As further confirmation of the importance of the organizational factor, gangs demonstrate an extraordinary capacity to increase intra-group cohesion through the creation of their own subcultures, capable of providing their affiliates with a system of beliefs and rules, as well as a vision of the world that are able to place them at the center of the universe and above others (not relegating them, for once, to the margins and bottoms of society). The tenets of these subcultures are: violence, chauvinism, and religion. Violence has a symbolic value, to the point of being adopted as an initiation ritual: inflicted on new recruits, or exercised by them to the detriment of uninvolved peers. Yet violence is above all an individual competence and an asset for the group: a professional duty that, if not fulfilled, can lead to mockery and derision or even expulsion and death; and that, for this very reason, must be accompanied by all the trappings of courage, reputation and honour. Furthermore, gangs serve also to satisfy the need for a (misunderstood) manliness incited by the culture of origin still imbued with patriarchalism and, on the other hand, denied by the host society, which prevents young people from becoming adults by taking on normal working and parental roles.

Paradoxical as it may seem, religion is the one single element that, in the majority of cases, provides gangs with that set of rules and principles required to ensure internal cohesion. An evidence of this is offered by the diffusion among the members of the gangs in different countries of religious tattoos, which cover all the declinations of Christianity: from the Catholic ones of the Neapolitan Barbudos, to the Protestant evangelical ones of the Central American maras, to the Orthodox ones of the Russian gangs. Tattoos – that are often associated with complex linguistic and gestural codes – satisfy the need to emphasize one’s own differences, the “we” from the “they”, and to strengthen loyalty to the group to the point of making it literally indelible. This also helps to explain why religion can then become a vehicle of redemption. This is demonstrated, for instance, by the case of Central America – one of the most violent regions in the world precisely because of the spread of the so-called maras – where Pentecostal evangelical churches manage to play a key role in providing teenagers with an alternative to gangs, using religious practices and group therapies to reintegrate them into society and to reframe their models of street masculinity.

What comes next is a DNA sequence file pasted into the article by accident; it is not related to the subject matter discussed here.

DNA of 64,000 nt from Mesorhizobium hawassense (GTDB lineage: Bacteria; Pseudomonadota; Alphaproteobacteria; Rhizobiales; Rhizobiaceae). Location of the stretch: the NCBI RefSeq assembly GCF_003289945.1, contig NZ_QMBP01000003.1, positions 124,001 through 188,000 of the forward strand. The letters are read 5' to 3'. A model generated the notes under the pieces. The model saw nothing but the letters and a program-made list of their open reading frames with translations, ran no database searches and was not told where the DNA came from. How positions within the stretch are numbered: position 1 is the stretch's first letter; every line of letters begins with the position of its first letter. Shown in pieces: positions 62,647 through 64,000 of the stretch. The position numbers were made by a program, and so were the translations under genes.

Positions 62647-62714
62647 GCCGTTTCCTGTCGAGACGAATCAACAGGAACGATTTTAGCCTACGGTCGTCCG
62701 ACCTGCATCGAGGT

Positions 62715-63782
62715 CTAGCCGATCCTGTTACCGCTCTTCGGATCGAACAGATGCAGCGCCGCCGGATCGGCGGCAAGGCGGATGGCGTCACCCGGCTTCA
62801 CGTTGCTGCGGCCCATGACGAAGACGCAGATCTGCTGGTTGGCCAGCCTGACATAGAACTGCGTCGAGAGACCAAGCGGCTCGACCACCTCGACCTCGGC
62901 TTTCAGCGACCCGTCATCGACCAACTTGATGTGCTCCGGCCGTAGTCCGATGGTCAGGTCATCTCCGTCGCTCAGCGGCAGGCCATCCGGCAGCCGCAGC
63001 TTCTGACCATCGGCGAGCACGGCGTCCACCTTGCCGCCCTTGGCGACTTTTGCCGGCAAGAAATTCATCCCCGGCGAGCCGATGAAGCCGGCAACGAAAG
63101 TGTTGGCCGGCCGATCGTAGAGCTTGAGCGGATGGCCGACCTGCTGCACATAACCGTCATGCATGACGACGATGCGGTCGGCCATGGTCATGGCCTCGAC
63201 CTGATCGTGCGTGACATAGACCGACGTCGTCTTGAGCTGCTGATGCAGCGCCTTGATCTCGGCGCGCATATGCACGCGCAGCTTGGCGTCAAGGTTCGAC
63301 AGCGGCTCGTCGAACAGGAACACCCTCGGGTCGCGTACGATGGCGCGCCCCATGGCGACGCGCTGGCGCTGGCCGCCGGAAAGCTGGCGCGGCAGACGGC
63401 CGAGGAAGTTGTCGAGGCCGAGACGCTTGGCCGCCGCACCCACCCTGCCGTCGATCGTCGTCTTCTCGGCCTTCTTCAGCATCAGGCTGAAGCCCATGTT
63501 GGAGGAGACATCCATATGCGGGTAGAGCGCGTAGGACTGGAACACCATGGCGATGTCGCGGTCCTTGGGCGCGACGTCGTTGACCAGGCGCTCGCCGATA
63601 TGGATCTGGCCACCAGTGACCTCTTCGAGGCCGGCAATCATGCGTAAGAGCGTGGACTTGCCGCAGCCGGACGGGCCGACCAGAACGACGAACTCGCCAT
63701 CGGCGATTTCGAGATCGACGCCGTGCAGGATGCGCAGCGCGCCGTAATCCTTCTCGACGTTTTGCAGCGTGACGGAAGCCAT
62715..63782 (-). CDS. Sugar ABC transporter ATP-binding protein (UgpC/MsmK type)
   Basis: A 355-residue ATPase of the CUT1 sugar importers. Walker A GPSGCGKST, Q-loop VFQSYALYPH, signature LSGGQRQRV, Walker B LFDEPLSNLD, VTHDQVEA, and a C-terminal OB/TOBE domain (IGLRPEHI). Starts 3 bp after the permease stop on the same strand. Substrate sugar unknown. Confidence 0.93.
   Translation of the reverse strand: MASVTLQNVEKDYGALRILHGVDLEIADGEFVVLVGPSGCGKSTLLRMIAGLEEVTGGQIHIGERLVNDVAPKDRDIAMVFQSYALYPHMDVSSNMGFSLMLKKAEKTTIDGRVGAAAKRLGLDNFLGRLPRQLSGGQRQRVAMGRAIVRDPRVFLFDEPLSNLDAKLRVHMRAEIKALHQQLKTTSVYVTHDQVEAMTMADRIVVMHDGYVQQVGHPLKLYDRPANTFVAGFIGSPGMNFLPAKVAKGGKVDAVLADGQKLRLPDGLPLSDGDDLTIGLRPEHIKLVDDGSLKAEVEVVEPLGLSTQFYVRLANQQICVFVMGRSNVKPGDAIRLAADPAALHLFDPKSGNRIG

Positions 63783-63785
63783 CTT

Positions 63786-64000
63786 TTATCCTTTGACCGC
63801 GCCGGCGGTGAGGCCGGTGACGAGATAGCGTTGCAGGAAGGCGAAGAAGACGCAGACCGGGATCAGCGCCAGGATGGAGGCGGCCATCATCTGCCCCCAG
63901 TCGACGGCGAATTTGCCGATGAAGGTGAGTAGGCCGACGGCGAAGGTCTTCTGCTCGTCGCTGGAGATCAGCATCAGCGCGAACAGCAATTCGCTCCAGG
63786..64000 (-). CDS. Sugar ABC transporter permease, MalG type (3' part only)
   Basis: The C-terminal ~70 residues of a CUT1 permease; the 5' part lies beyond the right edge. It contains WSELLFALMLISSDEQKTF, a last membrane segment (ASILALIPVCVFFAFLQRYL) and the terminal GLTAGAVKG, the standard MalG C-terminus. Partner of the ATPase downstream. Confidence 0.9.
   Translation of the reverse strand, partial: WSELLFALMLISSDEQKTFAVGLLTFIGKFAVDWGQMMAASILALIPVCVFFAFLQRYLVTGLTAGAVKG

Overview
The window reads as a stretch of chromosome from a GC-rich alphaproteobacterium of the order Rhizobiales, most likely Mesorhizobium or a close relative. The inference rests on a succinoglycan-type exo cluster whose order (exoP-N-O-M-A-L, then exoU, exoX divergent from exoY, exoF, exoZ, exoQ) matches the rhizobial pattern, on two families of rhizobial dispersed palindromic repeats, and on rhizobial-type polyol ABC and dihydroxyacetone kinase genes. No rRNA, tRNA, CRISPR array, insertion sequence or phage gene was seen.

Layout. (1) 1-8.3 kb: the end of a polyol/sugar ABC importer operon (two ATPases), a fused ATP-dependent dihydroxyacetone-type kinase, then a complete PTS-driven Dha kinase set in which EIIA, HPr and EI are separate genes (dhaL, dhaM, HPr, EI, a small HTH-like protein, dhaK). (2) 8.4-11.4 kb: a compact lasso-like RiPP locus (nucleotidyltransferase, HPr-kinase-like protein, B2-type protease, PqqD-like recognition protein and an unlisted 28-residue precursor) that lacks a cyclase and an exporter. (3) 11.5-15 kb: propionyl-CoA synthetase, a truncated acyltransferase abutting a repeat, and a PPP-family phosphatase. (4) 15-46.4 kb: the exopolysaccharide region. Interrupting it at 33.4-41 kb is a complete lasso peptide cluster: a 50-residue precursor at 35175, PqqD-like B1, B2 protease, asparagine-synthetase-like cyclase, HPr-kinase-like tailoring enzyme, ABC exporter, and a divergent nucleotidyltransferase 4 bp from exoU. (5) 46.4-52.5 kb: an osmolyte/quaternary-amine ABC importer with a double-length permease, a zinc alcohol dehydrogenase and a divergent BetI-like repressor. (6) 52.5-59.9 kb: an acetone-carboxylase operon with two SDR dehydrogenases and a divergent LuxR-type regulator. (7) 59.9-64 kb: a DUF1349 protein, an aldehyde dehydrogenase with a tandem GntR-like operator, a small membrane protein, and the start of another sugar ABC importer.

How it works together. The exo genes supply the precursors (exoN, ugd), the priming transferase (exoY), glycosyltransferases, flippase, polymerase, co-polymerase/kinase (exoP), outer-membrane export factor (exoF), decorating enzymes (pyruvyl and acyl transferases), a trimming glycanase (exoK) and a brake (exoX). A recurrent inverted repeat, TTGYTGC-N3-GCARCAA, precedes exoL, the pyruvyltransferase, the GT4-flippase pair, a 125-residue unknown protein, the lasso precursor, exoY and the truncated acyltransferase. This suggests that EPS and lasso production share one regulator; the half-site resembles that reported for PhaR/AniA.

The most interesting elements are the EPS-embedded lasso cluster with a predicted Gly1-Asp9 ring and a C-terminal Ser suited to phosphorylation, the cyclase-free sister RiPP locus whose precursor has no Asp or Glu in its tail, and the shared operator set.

How important gangs’ sub-cultural dimension is, is also demonstrated by the fact that street (and prison) gangs have been able to give rise to one of the most important phenomena of popular music of the twentieth century: the rap and hip-hop movement, which successfully got out of the ghetto, one could say, to become a mass phenomenon, a manifestation of counterculture and protest. Not only that. Born as a product of the black gangs of the United States, it has been declined over the last few decades in every slang and is now establishing itself as a propaganda tool of criminal brands, as for the Mara Salvatrucha 13 (MS-13) and the Eighteenth Street Gang (also known as Barrio 18), able to form their own groups of Hispanic rap and produce music videos, some of which now boast millions of followers on social media.

The above-mentioned examples are not accidental. MS-13 and Barrio 18 have become the paradigm of a new global threat. The first, in particular, has long been identified as the number one public enemy of the United States – where, for that matter, it was born, on the outskirts of Los Angeles, made up of young Salvadoran immigrants, in response to other Hispanic gangs who had long been rooted in those neighbourhoods. The massive deportation policies adopted by US administrations since the end of the decade-long civil war in El Salvador, has in fact allowed the MS-13 to carry out a “return” colonization, soon extended to much of Central America and, more recently, to Europe (Spain and Italy) and Australia.